Chapter 7:Porting Delphi components
When you need to port a Delphi application to Lazarus, you will often encounterthe need to port not only Delphi VCL components but a variety ofthird-partyDelphi components, all ofwhich have to be converted to work under Lazarus in across-platform way. For most non-visual components, the conversion work required is not very complicated. However, when you port visual componentsfrom a Windows-only development environment (Delphi) to the new platformsaccessible through Lazarus you will have to undertake considerably more work, particularly for visual components that make direct calls to the Windows API(as most Delphi visual components do). All those calls to the Windows API in thecode you encounter will have to be replaced with platform-independentequivalents. To do that, you have to know how Lazarus components are built.
7.1 The Architecture of Lazarus Components
The LCL offers many components, with very different capabilities. You can use these todevelop applications quickly and easily. In addition to the components shipped withLazarus, there are many third-party components available which extend thefunctionalities ofthe basic Lazarus components. This chapter explains the basic building blocks ofthe LCL, and gives an overview ofthe whole process ofdeveloping customcomponents. This knowledge should make it possible for you to understand how to portthird-party components to Lazarus successfully. The LCL is based on two sets ofhierarchical class trees, which are tightly coupled toeach other. One ofthese sets ofclasses is the platform-independent part–thecomponents on the component palette (such asbelong to this set, and this set isDelphi compatible. The second set ofclasses is the so-called widget-set or,more precisely, the Lazarus interface to the native widget-set. A widget-set is a nativelibrary, for example GTK on Linux, or the WinAPI on Windows. The interface betweenthe platform-independent LCL (, for example) to the GTK native button(called gtk_button) is called the LCL interface.Each LCL interface is named after the underlying widget-set to which it binds.For this reason, the concepts ofthe widget-set and the LCL interface are often used assynonyms.Not all LCL components have a counterpart in the widget-set, and often customcomponents are simply build on top ofthe platform-independent part ofthe LCL.Consequently the platform-independent part will be described first. The relation between the various classes is depicted in Figure 7.1. The various parts ofa Lazarus application are shown. The arrows indicate for each part with which other parts it communicates. The as can be seen, only the LCL Classescommunicate with the widget-set classes. This means that the widget set classes can bereplaced with another widget set, and the application will function without any codechanges.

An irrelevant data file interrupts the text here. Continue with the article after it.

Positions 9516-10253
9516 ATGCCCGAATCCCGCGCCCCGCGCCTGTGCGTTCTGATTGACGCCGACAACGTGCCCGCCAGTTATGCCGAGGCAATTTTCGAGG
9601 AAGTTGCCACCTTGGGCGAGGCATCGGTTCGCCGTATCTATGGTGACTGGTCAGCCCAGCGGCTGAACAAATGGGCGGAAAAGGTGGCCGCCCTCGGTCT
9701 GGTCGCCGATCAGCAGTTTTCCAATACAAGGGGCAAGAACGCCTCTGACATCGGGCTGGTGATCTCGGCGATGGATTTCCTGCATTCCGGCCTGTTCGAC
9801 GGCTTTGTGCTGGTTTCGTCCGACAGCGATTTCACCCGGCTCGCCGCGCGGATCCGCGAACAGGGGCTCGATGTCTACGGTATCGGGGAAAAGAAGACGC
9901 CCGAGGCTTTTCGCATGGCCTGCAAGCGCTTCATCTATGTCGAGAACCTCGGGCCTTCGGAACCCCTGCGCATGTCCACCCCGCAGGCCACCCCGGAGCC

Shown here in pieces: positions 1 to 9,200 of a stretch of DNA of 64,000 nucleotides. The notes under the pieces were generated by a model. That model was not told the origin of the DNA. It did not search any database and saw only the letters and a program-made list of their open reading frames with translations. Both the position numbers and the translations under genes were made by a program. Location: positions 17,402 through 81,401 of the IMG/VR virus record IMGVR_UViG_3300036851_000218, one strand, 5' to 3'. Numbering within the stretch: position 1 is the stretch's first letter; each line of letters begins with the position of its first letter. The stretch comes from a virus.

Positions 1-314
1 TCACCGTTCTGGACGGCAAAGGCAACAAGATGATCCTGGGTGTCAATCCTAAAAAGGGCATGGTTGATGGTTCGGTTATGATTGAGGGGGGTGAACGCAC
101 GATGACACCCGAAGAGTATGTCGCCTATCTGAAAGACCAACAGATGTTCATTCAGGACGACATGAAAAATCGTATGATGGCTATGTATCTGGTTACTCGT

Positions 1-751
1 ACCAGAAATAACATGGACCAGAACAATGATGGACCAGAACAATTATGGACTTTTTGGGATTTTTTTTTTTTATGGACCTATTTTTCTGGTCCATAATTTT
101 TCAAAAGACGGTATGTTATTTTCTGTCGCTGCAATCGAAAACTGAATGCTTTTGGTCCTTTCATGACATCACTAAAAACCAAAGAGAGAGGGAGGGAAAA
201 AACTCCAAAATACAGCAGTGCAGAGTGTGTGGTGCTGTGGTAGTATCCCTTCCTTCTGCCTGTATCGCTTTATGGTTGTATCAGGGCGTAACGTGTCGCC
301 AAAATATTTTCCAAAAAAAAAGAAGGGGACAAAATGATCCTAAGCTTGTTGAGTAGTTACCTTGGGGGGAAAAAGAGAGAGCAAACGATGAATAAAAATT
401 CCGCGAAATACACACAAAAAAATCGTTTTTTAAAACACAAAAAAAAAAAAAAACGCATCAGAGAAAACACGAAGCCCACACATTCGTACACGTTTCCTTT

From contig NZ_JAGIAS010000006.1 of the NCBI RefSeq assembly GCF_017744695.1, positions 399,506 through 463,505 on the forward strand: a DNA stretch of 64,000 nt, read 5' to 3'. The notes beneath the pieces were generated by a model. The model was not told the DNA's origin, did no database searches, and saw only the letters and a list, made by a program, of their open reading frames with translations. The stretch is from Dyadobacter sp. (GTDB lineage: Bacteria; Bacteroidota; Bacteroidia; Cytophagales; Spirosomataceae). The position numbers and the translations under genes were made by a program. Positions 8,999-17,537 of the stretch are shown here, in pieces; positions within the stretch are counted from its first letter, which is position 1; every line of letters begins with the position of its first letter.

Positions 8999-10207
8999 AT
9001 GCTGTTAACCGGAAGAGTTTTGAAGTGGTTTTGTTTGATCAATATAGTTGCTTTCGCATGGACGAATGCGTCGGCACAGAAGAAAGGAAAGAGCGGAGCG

by Michael Van Canneyt and Mattias Gärtner
Lazarus - the complete guide